Telecom Timeout

Sep 10 2014   10:02AM GMT

T-Mobile lawsuit charges Huawei with robot theft, espionage

Katherine Finnell Katherine Finnell Profile: Katherine Finnell

Tags:
Confidentiality
Huawei
Lawsuits
T-Mobile
Telecom

T-Mobile filed a lawsuit last week against Huawei alleging that Huawei employees stole parts and software from a smartphone testing robot named “Tappy.”

In the lawsuit, T-Mobile alleges that between 2012 and 2013, Huawei violated several confidentiality and non-disclosure agreements by stealing Tappy’s parts, software and design details to create its own softphone testing robot. T-Mobile claims the Huawei’s Chinese research and development department directed its own department and Huawei USA employees to steal Tappy-related information from T-Mobile’s Bellevue, Wash. headquarters.

T-Mobile said it developed Tappy in 2007 to test smartphones by replicating typical human use. The mobile provider said Tappy has reduced the cost and time of testing while increasing the quality. T-Mobile alleges Huawei, which was a supplier for the provider at that time, now has a testing robot that performs the same function as Tappy.

T-Mobile said in the suit that it requires suppliers to enter “contracts that prohibit them from misappropriating information they learn about the robot during the testing process” and that Huawei entered at least three separate contracts.

In the lawsuit, T-Mobile detailed several incidents where Huawei employees allegedly stole information, including a May 2013 incident where a Huawei employee was alone in the testing lab and hid one of Tappy’s parts behind a computer monitor. The employee removed it three hours later by putting it in his laptop bag when he exited the lab. T-Mobile alleges the employee brought the part, one of Tappy’s fingertips, to Huawei’s offices and provided information on it during a conference call with the vendor’s research and development department.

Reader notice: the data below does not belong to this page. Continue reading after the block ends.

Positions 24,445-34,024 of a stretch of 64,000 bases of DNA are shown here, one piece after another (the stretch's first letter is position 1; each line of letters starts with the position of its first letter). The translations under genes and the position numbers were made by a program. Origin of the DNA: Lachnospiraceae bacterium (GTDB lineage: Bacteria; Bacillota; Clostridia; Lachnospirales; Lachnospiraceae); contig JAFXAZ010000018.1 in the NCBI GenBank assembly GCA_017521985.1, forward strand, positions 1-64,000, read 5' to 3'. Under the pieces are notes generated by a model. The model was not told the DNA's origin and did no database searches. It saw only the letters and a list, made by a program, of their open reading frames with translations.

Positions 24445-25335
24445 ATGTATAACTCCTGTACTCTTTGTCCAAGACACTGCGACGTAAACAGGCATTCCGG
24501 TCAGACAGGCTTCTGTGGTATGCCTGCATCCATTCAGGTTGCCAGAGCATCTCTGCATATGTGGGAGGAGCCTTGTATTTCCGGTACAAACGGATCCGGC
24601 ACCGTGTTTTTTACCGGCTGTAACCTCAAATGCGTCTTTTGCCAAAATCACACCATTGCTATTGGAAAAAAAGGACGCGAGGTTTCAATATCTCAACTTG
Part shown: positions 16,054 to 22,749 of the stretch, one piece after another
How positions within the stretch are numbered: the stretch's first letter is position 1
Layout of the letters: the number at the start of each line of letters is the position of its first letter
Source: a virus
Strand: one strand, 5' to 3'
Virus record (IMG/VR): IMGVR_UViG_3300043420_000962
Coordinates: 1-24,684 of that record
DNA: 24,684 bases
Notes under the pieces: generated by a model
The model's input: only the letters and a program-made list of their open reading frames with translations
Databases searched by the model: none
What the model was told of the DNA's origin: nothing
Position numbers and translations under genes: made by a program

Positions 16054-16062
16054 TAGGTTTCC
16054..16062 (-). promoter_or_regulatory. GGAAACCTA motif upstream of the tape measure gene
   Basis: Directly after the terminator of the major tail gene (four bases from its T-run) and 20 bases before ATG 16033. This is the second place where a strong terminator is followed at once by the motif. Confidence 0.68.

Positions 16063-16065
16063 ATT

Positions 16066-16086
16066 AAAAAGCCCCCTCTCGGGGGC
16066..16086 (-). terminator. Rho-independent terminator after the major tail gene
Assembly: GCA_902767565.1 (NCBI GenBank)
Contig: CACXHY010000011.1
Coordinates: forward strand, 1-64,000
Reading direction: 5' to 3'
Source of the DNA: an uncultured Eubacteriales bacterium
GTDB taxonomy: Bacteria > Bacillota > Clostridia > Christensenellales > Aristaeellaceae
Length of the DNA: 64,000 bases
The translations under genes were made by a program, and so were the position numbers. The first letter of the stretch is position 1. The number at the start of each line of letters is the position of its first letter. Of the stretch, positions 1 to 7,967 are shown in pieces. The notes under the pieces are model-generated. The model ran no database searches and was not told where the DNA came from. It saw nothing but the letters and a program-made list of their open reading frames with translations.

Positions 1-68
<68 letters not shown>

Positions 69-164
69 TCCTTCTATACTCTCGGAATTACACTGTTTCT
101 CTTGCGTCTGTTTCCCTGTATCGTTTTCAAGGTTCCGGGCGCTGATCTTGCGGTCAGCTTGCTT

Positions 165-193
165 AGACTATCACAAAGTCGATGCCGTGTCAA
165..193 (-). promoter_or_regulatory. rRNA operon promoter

Following this and several other incidents, T-Mobile said it revoked Huawei’s access to the lab. In October 2013, however, T-Mobile alleged a Huawei vendor attempted to reactivate a security badge and break into restricted areas of the lab.

T-Mobile said it was forced to end its business relationship with Huawei due to these accusations. While the provider hasn’t specifically stated the amount of damages it’s seeking, T-Mobile said the cost of switching away from Huawei cost tens of millions of dollars, and it “incurred substantial costs in investigating these violations.”

T-Mobile said in the lawsuit that Huawei has since admitted to several of these violations. William Plummer, a spokesman for Huawei, said there was “some truth” to T-Mobile’s lawsuit “in terms of two Huawei employees acting inappropriately in their zeal to better understand a customer’s quality testing requirements.” Plummer said those employees were fired for their actions.

Plummer said Huawei respect’s T-Mobile right to file suit and will “cooperate fully with any investigation and court proceeding to protect our rights and interests.”

This is not the first time Huawei has been accused of intellectual property theft. In 2003, Cisco accused Huawei of attempting to lure away Cisco employees to replicate Cisco projects. In 2012, a U.S. Congressional panel warned mobile and telecom providers against working with Huawei, citing national security concerns due to Huawei’s relationship with the Chinese government.

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